No sooner had I lamented the woeful administration of Ontario than the culprit in chief, Dalton McGuinty read his political tea leaves and made a hasty exit. He has made things extremely difficult for his successor to hold on to power, what with the proroguing of the Provincial Assembly only minutes after, in classic McGuinty style swindling the leaders of the opposition in to believing he wished to negotiate an amicable end to the labour strife he himself had created. In the intervening months the various Liberal claimants to the thrown will have to distance themselves from McGuinty and navigate through a minefield of simmering scandals, from canceled power plants, to the Orange helicopter fiasco.
It is likely that the new Liberal leader will tack to the left in a quixotic attempt to recapture the support of the public service unions, left shredded by McGuinty. Lacking the proverbial white knight, and with a decade of lackluster governing history it is likely that the provincial party will suffer a fate much like its federal cousin. That leaves things to either Tim Hudak’s Progressive Conservatives or Andrea Horwath’s NDP. Many seasoned political pundits believe that given the ability to marshal the forces of the left, that is unions and the perpetually aggrieved students that NDP will break out of their traditional base of a few Toronto and Hamilton ridings and gain further ground with urban voters. The projection is for a NDP minority government.
Mr. Hudak, if he stays on message and does not try to portray the PCs as a shadow of the Liberal party, and does not deny the party’s proud past of ideological commitment under Mike Harris may convince enough suburban and rural voters to give him a try. Given the debacle of the last campaign, I remain dubious. The result of a PC failure at the polls would be another leadership campaign giving the NDP at least two years to govern as they wish.
How should small business owners and incorporated professionals prepare for another round of NDP over governance; with prudence and planning? They must first accept that any NDP governance will be temporary, and unless Horwath governs from the middle it is unlikely that minority would translate into majority. Ontario has endured an industrial slow down and policies that reward union cronies rather than improve productivity and competitiveness will have inevitable results.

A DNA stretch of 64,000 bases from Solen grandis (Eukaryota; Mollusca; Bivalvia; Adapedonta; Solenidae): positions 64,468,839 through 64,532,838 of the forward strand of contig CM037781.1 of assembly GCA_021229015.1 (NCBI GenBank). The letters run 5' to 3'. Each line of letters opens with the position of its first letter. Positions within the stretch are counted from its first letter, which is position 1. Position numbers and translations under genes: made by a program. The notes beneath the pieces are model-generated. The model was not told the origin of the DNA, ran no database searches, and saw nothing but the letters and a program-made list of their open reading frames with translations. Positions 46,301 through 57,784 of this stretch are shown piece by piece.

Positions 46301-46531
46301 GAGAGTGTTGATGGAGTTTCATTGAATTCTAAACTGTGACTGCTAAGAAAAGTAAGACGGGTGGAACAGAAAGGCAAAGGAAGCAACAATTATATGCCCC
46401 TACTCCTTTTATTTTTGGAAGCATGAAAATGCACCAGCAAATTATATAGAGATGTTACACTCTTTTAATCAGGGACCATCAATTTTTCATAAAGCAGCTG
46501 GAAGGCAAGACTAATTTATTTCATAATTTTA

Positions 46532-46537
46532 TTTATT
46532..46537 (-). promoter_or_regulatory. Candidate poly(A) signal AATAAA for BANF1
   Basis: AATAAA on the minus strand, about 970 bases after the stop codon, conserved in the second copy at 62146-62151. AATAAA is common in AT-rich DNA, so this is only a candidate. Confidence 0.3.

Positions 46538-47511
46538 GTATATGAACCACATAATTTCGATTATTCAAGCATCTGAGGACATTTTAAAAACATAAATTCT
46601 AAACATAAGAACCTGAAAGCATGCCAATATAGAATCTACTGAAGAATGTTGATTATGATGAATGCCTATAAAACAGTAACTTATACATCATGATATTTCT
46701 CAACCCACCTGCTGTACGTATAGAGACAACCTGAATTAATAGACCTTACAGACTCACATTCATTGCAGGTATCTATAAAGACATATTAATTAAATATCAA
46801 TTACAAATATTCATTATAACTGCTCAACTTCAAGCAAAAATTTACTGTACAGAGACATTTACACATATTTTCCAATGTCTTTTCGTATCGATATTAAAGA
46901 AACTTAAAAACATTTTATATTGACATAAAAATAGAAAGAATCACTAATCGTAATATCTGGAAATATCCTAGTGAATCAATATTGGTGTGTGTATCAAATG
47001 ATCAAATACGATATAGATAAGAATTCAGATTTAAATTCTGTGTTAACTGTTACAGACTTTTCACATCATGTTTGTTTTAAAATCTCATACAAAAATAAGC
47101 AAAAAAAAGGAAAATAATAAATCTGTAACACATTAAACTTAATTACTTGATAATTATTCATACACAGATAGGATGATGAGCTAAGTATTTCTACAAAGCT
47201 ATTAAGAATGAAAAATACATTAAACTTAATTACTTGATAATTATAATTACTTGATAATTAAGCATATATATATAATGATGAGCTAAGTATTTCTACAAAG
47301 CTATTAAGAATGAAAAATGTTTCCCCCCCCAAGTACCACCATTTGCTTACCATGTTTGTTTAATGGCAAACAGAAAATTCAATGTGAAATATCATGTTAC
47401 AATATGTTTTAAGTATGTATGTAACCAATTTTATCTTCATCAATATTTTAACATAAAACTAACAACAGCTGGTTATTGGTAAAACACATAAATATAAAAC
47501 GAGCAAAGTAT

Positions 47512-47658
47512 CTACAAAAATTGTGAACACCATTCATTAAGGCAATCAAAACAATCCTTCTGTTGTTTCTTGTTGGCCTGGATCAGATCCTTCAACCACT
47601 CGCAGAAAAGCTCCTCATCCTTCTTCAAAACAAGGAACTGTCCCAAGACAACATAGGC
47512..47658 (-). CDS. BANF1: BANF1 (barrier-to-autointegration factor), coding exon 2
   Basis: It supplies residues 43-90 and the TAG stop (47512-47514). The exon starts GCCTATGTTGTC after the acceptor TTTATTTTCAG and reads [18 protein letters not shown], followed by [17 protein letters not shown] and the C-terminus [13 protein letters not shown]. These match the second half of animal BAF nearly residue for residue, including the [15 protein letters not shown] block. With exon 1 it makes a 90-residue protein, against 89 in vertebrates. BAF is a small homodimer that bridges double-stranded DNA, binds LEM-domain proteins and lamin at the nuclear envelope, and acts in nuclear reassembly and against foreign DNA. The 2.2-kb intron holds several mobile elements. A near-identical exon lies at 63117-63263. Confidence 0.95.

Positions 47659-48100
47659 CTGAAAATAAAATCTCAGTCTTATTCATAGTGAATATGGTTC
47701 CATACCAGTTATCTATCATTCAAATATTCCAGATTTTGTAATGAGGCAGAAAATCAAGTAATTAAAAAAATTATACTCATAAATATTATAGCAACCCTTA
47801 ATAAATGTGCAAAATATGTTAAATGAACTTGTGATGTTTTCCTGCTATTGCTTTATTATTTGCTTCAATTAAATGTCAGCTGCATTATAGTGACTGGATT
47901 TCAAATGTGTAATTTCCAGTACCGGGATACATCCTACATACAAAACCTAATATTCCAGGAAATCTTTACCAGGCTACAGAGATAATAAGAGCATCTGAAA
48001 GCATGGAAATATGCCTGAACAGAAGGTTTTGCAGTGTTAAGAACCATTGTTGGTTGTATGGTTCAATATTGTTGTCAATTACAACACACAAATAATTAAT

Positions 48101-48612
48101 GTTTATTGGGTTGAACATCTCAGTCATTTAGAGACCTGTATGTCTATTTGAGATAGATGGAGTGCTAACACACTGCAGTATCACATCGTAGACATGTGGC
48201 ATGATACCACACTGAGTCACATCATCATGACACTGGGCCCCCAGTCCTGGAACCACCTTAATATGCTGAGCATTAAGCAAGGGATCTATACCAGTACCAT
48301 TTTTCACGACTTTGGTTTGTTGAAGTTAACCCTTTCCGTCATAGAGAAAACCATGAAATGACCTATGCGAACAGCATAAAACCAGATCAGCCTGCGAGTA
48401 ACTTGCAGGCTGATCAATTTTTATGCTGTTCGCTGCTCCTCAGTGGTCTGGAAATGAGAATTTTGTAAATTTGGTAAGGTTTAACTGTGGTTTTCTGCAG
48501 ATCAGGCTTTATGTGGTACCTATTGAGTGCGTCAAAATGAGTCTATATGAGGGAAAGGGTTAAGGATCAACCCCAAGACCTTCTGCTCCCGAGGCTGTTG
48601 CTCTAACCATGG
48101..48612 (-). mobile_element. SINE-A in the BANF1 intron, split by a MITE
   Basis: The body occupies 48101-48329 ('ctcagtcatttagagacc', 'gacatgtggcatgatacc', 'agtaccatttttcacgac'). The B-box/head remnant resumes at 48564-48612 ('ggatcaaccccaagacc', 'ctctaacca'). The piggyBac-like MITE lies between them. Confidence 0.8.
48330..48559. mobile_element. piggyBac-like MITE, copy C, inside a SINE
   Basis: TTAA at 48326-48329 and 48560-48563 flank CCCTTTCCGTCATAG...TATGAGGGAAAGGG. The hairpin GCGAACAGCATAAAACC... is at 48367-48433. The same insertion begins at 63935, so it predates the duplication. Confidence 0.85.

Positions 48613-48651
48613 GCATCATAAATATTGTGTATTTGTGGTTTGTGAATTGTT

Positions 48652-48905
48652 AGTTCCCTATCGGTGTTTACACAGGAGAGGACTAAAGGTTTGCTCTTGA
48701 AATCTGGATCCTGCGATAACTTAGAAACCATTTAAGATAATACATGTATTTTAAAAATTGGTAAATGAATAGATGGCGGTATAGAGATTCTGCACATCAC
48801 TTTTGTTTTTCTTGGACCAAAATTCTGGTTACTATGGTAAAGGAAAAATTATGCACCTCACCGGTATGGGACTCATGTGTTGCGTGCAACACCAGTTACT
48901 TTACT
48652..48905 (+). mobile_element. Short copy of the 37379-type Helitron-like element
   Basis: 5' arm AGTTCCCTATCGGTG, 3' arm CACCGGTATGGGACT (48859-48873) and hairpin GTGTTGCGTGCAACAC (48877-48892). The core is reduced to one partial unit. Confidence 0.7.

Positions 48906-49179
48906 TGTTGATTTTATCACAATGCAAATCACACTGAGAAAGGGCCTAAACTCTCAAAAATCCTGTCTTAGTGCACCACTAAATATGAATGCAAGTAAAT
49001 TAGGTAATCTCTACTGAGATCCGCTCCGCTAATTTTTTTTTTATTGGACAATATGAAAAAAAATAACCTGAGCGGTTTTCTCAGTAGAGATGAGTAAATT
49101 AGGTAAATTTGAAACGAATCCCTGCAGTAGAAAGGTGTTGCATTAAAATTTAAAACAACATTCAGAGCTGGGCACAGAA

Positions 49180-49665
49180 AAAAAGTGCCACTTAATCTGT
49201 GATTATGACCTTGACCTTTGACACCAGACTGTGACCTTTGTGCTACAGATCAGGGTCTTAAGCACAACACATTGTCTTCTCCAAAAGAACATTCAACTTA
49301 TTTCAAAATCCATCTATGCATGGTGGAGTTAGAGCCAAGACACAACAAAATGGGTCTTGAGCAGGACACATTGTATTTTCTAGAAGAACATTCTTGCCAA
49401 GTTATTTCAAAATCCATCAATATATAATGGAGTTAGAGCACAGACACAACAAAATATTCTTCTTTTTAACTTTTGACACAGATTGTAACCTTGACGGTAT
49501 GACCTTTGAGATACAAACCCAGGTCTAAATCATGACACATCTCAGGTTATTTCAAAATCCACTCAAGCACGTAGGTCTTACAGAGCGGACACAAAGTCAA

It is likely that one of the first acts of a NDP government will be to increase taxation on businesses and the so called rich (remember rich in this province is anyone earning north of 133k). Financial planners and tax specialists alike will likely find the advantages of using the corporation to save severely curtailed. Perhaps a return to other forms of savings may provide the temporary safe harbour? The Retirement Compensation Arrangement, or RCA, which routinely allows for corporately deductible contributions well in excess of RRSP limits may make sense.
The RCA is not subject to provincial regulation and allows for considerable flexibility both in terms of funding and withdrawal. In the terrifying event that the NDP maintains control of the government the RCA member could chose a more attractive province in which to retire. Other than Quebec and Nova Scotia every province in Canada has lower rates of taxation than Ontario. The business owner or incorporated professional could potentially shield their savings from the ravenous intentions of the socialists and access the money at much later date.
Fear not business owners. Though the voter may act out of a misplaced sense of wishing to hand out comeuppance, capital and prosperity can be protected from this mob mentality. Wealth can be protected, taxation delayed and retirement can be enjoyed once the voter has regained their senses in Ontario, or if they do not from a chalet in beautiful Banff.